Plant and Insect Diagnostic Clinic Update - June 21, 2013

 The following are highlights and updates about samples and questions recently received in the Plant & Insect Diagnostic Clinic.  Visit the PIDC’s Facebook page to ask questions and for updates and more pictures.

With the warm weather things are really picking up here in the clinic. 


Abiotic problems

We have observed lots of tatters on oak and hackberry this year (see picture below). Research indicates that tatters are caused by exposure to very low levels of chloroacetanilide herbicides. If exposed to these herbicides when in vulnerable stages of leaf development we get tattered appearing leaves. Subsequent leaves are normal and there should be no long term health impacts on the trees.


We continue to receive a variety of woody ornamental plants and trees that are in decline. Particularly new plantings suffered from last year’s drought. Obviously there was not enough rain, but also high air and soil temperatures are a stress for trees.


We have also received samples of growth regulator herbicide damage on oaks, ash, and on a couple of tomato plants.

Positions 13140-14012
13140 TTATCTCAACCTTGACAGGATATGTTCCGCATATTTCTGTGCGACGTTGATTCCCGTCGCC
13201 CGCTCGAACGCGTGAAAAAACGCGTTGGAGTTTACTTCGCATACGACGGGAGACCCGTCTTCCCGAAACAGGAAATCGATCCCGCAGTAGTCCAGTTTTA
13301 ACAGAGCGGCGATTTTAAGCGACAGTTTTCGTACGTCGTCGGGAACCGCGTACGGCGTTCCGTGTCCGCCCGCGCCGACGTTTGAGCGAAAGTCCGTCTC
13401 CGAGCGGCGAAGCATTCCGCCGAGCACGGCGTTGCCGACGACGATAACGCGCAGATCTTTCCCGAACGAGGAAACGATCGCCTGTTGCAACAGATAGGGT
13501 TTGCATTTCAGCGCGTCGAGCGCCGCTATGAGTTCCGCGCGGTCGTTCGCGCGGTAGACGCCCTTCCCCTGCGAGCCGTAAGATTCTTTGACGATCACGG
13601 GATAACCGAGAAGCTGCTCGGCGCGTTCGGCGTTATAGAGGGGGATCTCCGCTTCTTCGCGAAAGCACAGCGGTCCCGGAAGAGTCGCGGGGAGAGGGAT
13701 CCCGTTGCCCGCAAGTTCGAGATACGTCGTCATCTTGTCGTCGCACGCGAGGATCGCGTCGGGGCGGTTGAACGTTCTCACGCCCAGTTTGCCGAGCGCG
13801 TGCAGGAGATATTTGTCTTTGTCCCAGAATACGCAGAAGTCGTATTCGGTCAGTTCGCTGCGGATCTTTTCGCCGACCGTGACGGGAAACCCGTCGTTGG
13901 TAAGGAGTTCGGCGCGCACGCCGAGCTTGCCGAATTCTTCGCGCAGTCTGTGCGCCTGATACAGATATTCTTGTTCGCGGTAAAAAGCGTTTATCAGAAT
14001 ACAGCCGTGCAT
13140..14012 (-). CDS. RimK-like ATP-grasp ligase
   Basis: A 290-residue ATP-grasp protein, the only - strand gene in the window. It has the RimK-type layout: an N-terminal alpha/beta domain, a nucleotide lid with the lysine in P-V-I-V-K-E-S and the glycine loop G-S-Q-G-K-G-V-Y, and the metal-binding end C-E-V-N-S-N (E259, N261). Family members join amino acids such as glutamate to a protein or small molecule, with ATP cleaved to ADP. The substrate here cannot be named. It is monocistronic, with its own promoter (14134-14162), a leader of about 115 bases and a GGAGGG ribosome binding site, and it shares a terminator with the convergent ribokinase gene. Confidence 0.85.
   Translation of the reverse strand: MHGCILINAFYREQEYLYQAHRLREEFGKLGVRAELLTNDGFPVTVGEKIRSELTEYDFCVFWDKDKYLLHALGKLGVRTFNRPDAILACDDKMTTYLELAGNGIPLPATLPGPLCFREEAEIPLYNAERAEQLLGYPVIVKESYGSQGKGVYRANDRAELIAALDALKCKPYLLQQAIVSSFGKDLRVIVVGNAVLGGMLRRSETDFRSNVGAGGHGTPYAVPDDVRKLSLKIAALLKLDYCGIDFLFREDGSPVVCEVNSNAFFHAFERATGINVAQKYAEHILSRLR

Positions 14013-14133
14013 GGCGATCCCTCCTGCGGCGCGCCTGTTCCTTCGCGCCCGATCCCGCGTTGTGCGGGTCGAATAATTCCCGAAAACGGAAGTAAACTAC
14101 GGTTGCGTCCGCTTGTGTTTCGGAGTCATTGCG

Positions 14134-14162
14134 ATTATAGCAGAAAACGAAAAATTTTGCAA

Anthracnose is showing up on several broadleaf trees including oak, ash, and sycamore. This fungal disease is generally harmless to the tree but it may cause early defoliation, especially on sycamore. For more information and pictures please read this article.


We haven’t seen any crabapple or apple trees dropping their leaves yet, but some of them are showing signs of a fungal disease called apple scab which can also cause early defoliation.  See also the article in this issue.



Vein pocket galls on pin oak caused by a small fly can lead to severely curled leaves, but there should be no long term harm to the tree. Please see picture below.


European elm flea beetle larval and adult damage has been observed. The larval mines cause the ends of leaves to brown and the adults leave small holes in the leaves. Please see this article and picture below.


Hawthorn leafminer has been causing damage. The damage to the tips of leaves is usually not noticed until the larvae are done feeding. Although it is not pretty, the damage is harmless to the tree.


Also see below a couple of fun insects I photographed in the past few weeks.


Tatters on the older oak leaves, newer leaves appear normal.


Vein pocket galls on a pine oak.  You can see the abnormal swelling along the leaf veins.



Larval and adult feeding damage on an elm.  The larvae mine in the leaves and cause the distortion on browning.  The adults leave the small holes in the leaves.


Beautiful colors on a fiery searcher beetle.  They are predators that feed primarily on caterpillars.


It is an adult glowworm!  It is a beetle with the forewings greatly reduced so you can see the membranous hindwings.  And aren't those antennae cool?


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